Betsy: Melrose and 90210 for the most part. If you watch an episode of either of those shows you’ll see they’re a comedic gold mine. In one single episode, they cover serious crimes, drug problems, sex and working in a law firm and/or gallery, all while being young, hot and skinny.


Dara: And almost any series we were watching in the ’90s, Full House, Saved By the Bell, My So Called Life has very similar themes, archetypes and really stupid-intense drama. We took from a lot of places. 

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IFC: How would you describe each of the show’s characters in terms of their ’90s TV stereotype?

Dara: Autumn (Sunita Mani) is the femme fatale. Robin (Dara Katz) is the book worm (because she wears glasses). Candace (Betsy Kenney) is Corey’s twin and gives great advice and has really great hair. Corey (Casey Jost) is the boy next door/popular guy. Candace and Corey’s parents decided to live in a car so the gang can live in their house. 
Lee (Jonathan Braylock) is the jock.

IFC: Why do you think the world is ready for this series?

Dara: Because everyone’s feeling major ’90s nostalgia right now, and this is that, on steroids while also being a totally new, silly thing.

Delight in the whole season of The Place We Live right now on IFC’s Comedy Crib. It’ll take you back in all the right ways.

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New Nasty

Whips, Chains and Hand Sanitizer

Turn On The Full Season Of Neurotica At IFC's Comedy Crib

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Jenny Jaffe has a lot going on: She’s writing for Disney’s upcoming Big Hero 6: The Series, developing comedy projects with pals at Devastator Press, and she’s straddling the line between S&M and OCD as the creator and star of the sexyish new series Neurotica, which has just made its debut on IFC’s Comedy Crib. Jenny gave us some extremely intimate insight into what makes Neurotica (safely) sizzle…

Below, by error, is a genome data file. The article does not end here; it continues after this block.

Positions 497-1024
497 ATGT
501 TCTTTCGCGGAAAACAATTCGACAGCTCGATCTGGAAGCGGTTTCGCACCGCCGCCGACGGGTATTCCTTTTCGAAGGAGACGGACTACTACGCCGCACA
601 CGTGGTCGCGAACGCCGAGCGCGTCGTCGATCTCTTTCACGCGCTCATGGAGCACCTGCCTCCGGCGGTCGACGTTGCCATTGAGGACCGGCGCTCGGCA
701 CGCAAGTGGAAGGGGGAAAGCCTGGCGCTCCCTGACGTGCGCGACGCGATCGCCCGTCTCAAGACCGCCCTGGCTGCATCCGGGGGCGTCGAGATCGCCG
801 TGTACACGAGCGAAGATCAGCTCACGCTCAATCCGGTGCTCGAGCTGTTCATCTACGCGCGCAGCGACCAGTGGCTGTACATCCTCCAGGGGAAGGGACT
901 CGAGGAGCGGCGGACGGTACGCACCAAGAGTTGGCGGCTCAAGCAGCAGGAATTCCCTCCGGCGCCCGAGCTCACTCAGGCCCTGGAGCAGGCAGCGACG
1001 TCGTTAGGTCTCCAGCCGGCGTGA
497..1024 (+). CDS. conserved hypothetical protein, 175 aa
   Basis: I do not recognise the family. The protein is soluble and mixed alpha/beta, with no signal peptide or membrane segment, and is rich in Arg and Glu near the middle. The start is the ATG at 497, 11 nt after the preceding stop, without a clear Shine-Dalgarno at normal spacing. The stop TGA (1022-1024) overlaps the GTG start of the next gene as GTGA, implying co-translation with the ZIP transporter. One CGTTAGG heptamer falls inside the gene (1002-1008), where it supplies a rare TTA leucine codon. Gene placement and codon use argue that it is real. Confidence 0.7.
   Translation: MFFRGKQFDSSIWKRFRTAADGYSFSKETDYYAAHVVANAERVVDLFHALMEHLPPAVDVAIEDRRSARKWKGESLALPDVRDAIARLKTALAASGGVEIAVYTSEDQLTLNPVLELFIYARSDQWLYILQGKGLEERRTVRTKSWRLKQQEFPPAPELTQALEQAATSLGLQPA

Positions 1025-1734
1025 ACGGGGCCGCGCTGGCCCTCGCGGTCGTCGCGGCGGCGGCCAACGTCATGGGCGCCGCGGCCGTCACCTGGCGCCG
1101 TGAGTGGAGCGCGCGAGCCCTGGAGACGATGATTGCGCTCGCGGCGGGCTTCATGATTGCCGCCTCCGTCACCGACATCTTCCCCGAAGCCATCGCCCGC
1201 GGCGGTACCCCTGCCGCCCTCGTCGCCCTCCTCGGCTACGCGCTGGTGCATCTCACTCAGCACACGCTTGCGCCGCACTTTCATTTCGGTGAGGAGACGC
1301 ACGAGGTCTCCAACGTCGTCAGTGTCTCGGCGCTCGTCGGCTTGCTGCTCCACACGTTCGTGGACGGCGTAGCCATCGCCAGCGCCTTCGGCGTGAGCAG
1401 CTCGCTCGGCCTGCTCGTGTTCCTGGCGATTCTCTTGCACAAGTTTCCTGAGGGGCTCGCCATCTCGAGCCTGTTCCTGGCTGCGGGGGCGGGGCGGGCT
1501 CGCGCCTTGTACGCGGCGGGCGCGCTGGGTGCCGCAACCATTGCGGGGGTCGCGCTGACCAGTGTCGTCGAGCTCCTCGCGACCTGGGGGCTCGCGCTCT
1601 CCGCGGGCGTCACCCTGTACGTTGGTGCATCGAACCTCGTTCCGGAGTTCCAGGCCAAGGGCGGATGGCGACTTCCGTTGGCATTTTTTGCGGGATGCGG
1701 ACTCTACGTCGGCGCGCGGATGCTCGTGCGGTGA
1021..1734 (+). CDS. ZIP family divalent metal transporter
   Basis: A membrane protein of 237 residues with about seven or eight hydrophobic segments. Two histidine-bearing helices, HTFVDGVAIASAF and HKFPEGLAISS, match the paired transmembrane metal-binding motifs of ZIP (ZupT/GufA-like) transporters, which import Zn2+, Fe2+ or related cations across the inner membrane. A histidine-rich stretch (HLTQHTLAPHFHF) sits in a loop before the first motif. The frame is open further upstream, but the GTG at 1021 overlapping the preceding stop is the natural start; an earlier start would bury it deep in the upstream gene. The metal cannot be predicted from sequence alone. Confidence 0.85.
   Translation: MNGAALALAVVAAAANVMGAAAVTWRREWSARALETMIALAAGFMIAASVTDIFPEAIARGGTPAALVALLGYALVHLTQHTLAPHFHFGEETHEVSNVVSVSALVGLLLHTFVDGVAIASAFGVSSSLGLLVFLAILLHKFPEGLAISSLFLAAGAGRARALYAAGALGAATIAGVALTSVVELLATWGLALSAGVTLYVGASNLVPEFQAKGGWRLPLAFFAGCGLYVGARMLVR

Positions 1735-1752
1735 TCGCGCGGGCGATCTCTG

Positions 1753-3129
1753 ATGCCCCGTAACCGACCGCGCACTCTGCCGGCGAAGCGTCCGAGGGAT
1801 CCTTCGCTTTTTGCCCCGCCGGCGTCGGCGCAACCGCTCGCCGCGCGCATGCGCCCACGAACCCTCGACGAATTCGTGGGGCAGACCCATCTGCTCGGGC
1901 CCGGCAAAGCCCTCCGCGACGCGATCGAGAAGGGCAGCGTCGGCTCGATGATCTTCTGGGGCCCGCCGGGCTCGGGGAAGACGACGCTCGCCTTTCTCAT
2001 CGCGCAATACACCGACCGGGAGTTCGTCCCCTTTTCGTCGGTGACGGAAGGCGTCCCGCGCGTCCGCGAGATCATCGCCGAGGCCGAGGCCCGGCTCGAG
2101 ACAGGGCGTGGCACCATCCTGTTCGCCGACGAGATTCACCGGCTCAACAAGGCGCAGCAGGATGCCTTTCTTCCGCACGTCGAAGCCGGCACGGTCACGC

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IFC: How would you describe Neurotica to a fancy network executive you met in an elevator?

Jenny: Neurotica is about a plucky Dominatrix with OCD trying to save her small-town dungeon.

IFC: How would you describe Neurotica to a drunk friend of a friend you met in a bar?

Jenny: Neurotica is about a plucky Dominatrix with OCD trying to save her small-town dungeon. You’re great. We should get coffee sometime. I’m not just saying that. I know other people just say that sometimes but I really feel like we’re going to be friends, you know? Here, what’s your number, I’ll call you so you can have my number!

IFC: What’s your comedy origin story?

Jenny: Since I was a kid I’ve dealt with severe OCD and anxiety. Comedy has always been one of the ways I’ve dealt with that. I honestly just want to help make people feel happy for a few minutes at a time.

IFC: What was the genesis of Neurotica?

Jenny: I’m pretty sure it was a title-first situation. I was coming up with ideas to pitch to a production company a million years ago (this isn’t hyperbole; I am VERY old) and just wrote down “Neurotica”; then it just sort of appeared fully formed. “Neurotica? Oh it’s an over-the-top romantic comedy about a Dominatrix with OCD, of course.” And that just happened to hit the buttons of everything I’m fascinated by.